In 2010, the Federal Bureau of Investigation seized the content of then-Fox News reporter James Rosen’s personal emails using a warrant issued under the Stored Communications Act. Rosen didn’t learn the FBI did this in response to a pending leaks investigation until it was reported by The Washington Post in 2013.
It was also revealed in 2013 that the government obtained work and personal phone records of more than 100 Associated Press reporters without prior notice — including records of incoming and outgoing calls, the duration of each call, and the work and personal phone numbers of individual reporters.
The undisclosed surveillance of Rosen and AP reporters led to backlash from the public, government transparency organizations and First Amendment advocates.
These examples show how government surveillance of journalists risks reporters’ ability to communicate confidentially with sources while gathering the news. That’s why the Reporters Committee for Freedom of the Press and BuzzFeed journalist Jason Leopold are fighting to gain public access to applications, orders, and other judicial records related to electronic surveillance tools used in closed federal criminal investigations. Their case is now on appeal to the United States Court of Appeals for the District of Columbia Circuit.
According to The Post, only one in every thousand surveillance applications were made public in federal courts in Northern Virginia and the District of Columbia between 2011 and 2016. During this time, electronic surveillance orders in these two courts increased by 500 percent.
Even after investigations are closed, electronic surveillance court records often remain sealed indefinitely, limiting the amount of information the public has about why — and how often — the government obtains communications records using these tools.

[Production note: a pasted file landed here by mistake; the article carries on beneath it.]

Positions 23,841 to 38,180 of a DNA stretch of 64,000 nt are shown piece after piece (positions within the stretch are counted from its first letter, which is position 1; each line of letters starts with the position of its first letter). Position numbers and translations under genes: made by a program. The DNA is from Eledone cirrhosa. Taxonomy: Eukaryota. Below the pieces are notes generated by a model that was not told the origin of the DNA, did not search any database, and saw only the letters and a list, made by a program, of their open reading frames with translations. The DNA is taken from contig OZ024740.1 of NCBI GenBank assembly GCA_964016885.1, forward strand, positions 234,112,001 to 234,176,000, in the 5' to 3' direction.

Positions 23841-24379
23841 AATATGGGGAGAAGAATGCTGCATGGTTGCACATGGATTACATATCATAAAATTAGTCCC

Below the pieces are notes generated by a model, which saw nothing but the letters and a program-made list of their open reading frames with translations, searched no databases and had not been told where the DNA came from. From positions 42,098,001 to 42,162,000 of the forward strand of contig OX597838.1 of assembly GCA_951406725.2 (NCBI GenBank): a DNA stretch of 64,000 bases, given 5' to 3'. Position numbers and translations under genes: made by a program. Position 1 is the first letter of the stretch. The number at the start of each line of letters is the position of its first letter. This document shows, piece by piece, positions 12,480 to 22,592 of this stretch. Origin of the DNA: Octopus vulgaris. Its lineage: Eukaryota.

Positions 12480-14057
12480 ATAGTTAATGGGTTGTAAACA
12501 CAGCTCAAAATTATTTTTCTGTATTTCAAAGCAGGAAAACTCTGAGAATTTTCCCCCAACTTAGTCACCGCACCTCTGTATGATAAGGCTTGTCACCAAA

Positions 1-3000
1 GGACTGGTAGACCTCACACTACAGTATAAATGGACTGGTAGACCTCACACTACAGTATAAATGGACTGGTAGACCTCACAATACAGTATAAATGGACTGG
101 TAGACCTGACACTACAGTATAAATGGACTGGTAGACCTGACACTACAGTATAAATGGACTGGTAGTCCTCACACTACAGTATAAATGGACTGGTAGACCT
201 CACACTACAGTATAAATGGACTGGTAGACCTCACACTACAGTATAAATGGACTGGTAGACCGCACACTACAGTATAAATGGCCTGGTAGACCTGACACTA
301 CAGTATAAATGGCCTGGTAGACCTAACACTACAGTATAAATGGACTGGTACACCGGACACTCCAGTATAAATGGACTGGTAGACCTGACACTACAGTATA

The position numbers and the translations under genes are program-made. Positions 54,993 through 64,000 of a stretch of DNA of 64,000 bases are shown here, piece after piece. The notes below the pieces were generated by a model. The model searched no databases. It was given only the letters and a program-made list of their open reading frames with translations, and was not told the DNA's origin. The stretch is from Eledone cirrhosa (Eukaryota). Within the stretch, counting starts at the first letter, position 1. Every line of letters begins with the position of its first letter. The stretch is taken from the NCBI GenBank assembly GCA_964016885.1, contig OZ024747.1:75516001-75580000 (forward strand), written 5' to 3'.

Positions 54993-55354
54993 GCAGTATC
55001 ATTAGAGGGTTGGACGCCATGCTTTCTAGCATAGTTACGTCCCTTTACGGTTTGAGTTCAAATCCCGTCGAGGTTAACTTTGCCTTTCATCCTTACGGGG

For example, in 2017, it took the Reporters Committee’s petition to unseal to reveal that the government used a court order issued under the SCA to obtain email records of a journalist connected to the investigation of FBI agent Donald Sachtleben. Sachtleben, a former special agent bomb technician, pled guilty to the charge of unauthorized disclosure of national defense information. Law enforcement officials, believing Sachtleben disclosed classified information to said journalist, applied for a court order and were granted permission to monitor certain communications in 2013.
On Jan. 25, a group of former United States magistrate judges, represented by Harvard Law School’s Cyberlaw Clinic; the Electronic Frontier Foundation and Riana Pfefferkorn; a group of First and Fourth Amendment scholars represented by Hannah Bloch-Wehba and Charles S. Sims; and a coalition of media organizations represented by Davis Wright Tremaine, LLP filed friend-of-the-court briefs with the D.C. Circuit in support of the Reporters Committee and Leopold.
Groups writing in support of Leopold and the Reporters Committee emphasized the importance of unsealing electronic surveillance records in closed investigations to ensure transparency within our court system.
“The common law right of access is grounded in the importance of judicial transparency and accountability to the public, not whether providing the records is convenient for the government,” the former magistrate judges argued in their brief.
It was further highlighted that increased public access to electronic surveillance records in closed investigations would go a long way toward ensuring proper public oversight over the government’s use of powerful surveillance tools.
EFF and Pfefferkorn argued the secrecy around law enforcement can it make it difficult to advocate for policy changes and laws protecting individual privacy.
“Disclosure would provide the public with the information we need to have an informed debate about the limits society should place on law enforcement’s ability to comb through our digital data,” EFF and Pfefferkorn said. “That data often reflects the most intimate details of our lives.”